Maha Momeni, National Sector Lead, Social Infrastructure at Arcadis Australia says while it is early days for these Joint Ventures in Australia, if well executed, these partnerships will make a significant impact on the future of housing affordability.

“A fair, sustainable, and well-constructed Joint Venture has the potential to deliver myriad positive outcomes, including:

  • Increased supply - Public-private partnerships can increase the supply of affordable housing units, which may be less feasible if undertaken by either sector individually,
  • Financial support - The private sector can bring in additional financial resources, reducing the burden on public funds and taxpayers,
  • Efficiency and innovation – Private sector involvement can introduce innovative construction techniques, designs, and technologies to lower construction costs,
  • Expertise and experience - Partnerships can benefit from the private sector's experience in real estate development, project management, and market knowledge.
  • Risk sharing - Partnerships can distribute risks more evenly, making it more attractive for private developers to invest in affordable housing projects more often” she says.

But how can we push the boundaries further to satisfy the immense need for people to have a roof over their heads?

Momeni highlights the rising popularity of Subscription Living in Australia as another potential solution to help generate housing supply. As we dive further into the shared economy, this interesting new market opportunity has gained momentum, with economic and social changes rendering home ownership further out of reach for many people.

The model offers an affordable living experience that is flexible, practical, geographically appealing, convenient, and social. The apartments are fully furnished with all the necessary amenities, utilities, and lifestyle services, for a fixed monthly fee, with no large upfront deposits or long-term commitments. The model is also environmentally sustainable as it promotes sharing resources and reduces the need for single-use items.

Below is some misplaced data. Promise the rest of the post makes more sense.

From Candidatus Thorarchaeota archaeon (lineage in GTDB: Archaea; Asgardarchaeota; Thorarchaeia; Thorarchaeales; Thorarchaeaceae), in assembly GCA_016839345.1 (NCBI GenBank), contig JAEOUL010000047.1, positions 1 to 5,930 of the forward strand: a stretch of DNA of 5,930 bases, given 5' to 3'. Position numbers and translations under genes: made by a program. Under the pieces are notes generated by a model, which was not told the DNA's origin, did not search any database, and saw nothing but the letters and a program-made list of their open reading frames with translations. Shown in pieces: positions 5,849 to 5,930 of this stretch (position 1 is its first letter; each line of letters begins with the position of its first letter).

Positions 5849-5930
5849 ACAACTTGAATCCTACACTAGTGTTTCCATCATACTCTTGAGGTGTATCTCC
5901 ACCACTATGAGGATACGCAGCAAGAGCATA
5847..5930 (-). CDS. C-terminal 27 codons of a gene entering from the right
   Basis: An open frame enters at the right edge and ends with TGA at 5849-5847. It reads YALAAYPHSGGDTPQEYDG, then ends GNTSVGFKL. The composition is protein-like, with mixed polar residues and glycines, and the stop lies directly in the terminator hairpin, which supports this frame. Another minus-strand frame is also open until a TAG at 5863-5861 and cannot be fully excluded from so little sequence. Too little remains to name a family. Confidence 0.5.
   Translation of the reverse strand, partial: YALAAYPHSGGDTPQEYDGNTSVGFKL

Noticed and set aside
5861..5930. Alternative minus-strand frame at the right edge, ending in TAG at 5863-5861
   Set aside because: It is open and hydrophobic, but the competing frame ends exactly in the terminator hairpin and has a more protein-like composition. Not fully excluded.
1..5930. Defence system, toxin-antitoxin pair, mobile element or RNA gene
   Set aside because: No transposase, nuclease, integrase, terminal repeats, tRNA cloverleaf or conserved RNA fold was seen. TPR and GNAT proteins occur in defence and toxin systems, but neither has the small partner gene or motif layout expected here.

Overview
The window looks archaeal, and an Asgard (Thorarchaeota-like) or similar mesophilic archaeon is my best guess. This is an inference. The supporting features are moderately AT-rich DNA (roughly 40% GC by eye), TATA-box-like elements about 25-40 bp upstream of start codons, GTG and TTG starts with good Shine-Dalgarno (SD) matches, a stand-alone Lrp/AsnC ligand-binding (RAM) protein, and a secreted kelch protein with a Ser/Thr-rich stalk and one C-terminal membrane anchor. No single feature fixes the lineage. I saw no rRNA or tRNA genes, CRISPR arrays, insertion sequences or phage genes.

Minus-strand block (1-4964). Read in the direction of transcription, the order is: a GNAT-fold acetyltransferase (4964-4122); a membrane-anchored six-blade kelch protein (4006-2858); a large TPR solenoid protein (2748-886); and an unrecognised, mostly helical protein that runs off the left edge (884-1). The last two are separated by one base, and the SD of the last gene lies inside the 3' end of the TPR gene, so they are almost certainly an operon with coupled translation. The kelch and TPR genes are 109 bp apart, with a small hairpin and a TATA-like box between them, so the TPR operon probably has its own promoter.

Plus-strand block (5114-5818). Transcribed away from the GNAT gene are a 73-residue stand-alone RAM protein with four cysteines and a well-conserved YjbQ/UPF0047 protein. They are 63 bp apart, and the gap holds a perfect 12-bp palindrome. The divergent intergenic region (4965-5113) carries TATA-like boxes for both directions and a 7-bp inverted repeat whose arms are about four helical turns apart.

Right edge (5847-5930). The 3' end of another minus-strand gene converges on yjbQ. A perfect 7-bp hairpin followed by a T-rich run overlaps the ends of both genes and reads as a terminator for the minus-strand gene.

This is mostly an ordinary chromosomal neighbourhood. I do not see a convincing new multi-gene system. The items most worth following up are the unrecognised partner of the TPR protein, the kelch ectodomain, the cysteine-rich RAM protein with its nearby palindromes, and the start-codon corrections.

Momeni says it is a great solution for those seeking a stress-free, all-inclusive lifestyle option without the high price tag.

“Subscription living is community living at its best. It is ideal for those seeking ultimate flexibility, you can live in various locations from one month to the next for a fixed monthly price which is appealing for the growing digital nomad movement or those on a budget.

“Many of these accommodation facilities provide great lifestyle choices too such as excellent locations for city workers, gyms, co-working spaces, social gathering opportunities and all the other services you’d expect to find such as utilities and cleaning,” she adds.

Resolving the affordable housing crisis is not an overnight process. The public sector, private industry and investors must come together to find collaborative and workable solutions that will open the door for all Australians to have access to safe, secure, affordable, and sustainable housing. This is not only a matter of economic importance but also of basic human dignity and social equality.

To read more about reshaping our approach to the housing affordability crisis, read Arcadis’ white paper on ‘Designing Solutions for Affordable Housing in Australia Through Partnerships.’

*Australian Bureau of Statistics - 2021 Australian Census


Designing Solutions for Affordable Housing in Australia Through Partnerships